News & Politics

In Sweden, the Foreign-Born Swell Ranks of the Unemployed

The “refugee” crisis that has so afflicted open-hearted Sweden is beginning to have some (more) unexpected side effects:

Half of the people who are unemployed in Sweden nowadays are born outside of the country and that figure is expected to grow by another 10 percentage points over the next two years, according to a forecast by the Public Employment Service, Arbetsförmedlingen. Mikael Sjöberg, the general director of the Employment Service, says that the figure could be revised up next year because none of the refugees who have arrived to Sweden this year have yet to pass through the system and register as job seekers.

“The political landscape is changing all the time, but we expect that the refugees who arrived here this fall will start arriving at our local employment offices sometime in 2017, so the unemployment figures among those born outside of Sweden will likely continue to grow even after 2017,” Sjöberg tells Swedish Radio News.

Sweden’s most recent unemployment figures show a small drop from 7.5 percent in October 2014 to 6.7 percent during the same time this year. Mikael Sjöberg says that while the labour market is improving as a whole, this group is still having a hard time getting a foot in the door.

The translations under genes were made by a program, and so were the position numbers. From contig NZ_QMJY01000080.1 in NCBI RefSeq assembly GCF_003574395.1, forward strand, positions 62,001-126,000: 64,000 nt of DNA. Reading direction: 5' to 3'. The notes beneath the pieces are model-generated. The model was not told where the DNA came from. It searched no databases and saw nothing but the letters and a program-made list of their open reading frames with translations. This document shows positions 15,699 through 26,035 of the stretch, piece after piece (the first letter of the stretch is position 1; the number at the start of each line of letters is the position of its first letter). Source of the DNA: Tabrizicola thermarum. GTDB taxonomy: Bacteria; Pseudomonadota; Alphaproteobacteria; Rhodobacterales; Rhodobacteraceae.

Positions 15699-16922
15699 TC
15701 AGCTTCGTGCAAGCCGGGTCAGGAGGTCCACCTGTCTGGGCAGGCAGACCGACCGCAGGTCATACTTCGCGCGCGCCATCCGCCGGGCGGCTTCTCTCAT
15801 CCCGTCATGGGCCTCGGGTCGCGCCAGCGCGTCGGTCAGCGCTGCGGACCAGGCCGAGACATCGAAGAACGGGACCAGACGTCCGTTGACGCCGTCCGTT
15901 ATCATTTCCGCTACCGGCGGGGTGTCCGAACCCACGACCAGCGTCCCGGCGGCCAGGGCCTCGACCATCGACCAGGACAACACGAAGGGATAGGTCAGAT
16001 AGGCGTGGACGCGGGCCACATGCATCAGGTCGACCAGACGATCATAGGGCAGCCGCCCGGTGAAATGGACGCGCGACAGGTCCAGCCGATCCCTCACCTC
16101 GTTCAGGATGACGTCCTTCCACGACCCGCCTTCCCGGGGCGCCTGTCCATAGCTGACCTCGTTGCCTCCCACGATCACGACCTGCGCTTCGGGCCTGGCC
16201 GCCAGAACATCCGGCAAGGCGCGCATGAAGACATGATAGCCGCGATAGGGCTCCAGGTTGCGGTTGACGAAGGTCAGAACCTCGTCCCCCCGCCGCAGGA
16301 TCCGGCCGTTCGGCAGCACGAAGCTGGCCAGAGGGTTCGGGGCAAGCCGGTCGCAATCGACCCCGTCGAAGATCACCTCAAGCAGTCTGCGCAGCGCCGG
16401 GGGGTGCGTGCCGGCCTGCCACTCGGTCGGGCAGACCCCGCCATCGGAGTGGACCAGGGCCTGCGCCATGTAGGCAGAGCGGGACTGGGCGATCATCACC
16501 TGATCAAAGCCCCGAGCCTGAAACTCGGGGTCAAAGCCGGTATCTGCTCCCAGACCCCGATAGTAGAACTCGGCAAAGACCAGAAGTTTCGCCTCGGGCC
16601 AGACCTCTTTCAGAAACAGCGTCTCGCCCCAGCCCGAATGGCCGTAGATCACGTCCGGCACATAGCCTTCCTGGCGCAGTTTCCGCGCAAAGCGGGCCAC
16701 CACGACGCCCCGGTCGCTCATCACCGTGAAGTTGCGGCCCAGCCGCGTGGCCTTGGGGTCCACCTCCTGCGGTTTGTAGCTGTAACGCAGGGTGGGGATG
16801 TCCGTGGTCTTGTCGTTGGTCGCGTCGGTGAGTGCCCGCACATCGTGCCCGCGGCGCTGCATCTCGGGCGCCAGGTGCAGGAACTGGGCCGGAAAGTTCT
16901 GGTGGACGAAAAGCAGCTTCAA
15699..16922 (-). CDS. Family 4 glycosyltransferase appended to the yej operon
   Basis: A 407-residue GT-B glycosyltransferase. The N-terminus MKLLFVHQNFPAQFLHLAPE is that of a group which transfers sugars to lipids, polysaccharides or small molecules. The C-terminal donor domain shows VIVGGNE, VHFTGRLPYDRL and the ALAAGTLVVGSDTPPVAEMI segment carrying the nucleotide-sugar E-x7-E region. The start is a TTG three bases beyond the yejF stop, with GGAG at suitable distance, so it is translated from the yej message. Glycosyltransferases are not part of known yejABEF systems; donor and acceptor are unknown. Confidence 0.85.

“There is a dichotomy in the labour market. One the one hand, the Swedish economy is gaining strength, but on the other hand this group of people are still having trouble getting into jobs,” Sjöberg says.

Perhaps the fact that most of the “refugees” are from non-Western cultures radically different from Scandinavia might have something to do with it. Unlike, say, France, the Swedes have made an effort to try and integrate foreigners into their society, but so far the cultural divide has proven to be a formidable obstacle to the multi-cultural fantasy. So, of course, Sweden is just going to have to work a little harder to make the facts conform to the theory:

Sjöberg underscores that many foreign-born residents have great qualifications, but that many measures are needed to improve their success on the Swedish labour market. He says that Sweden needs a more efficient language introduction programme and that the Employment Service may need to start working to combat prejudice among employers.

“Almost all parts of society have a role to play to improve the situation,” says Sjöberg.

Let’s check back with Sweden sometime in 2017.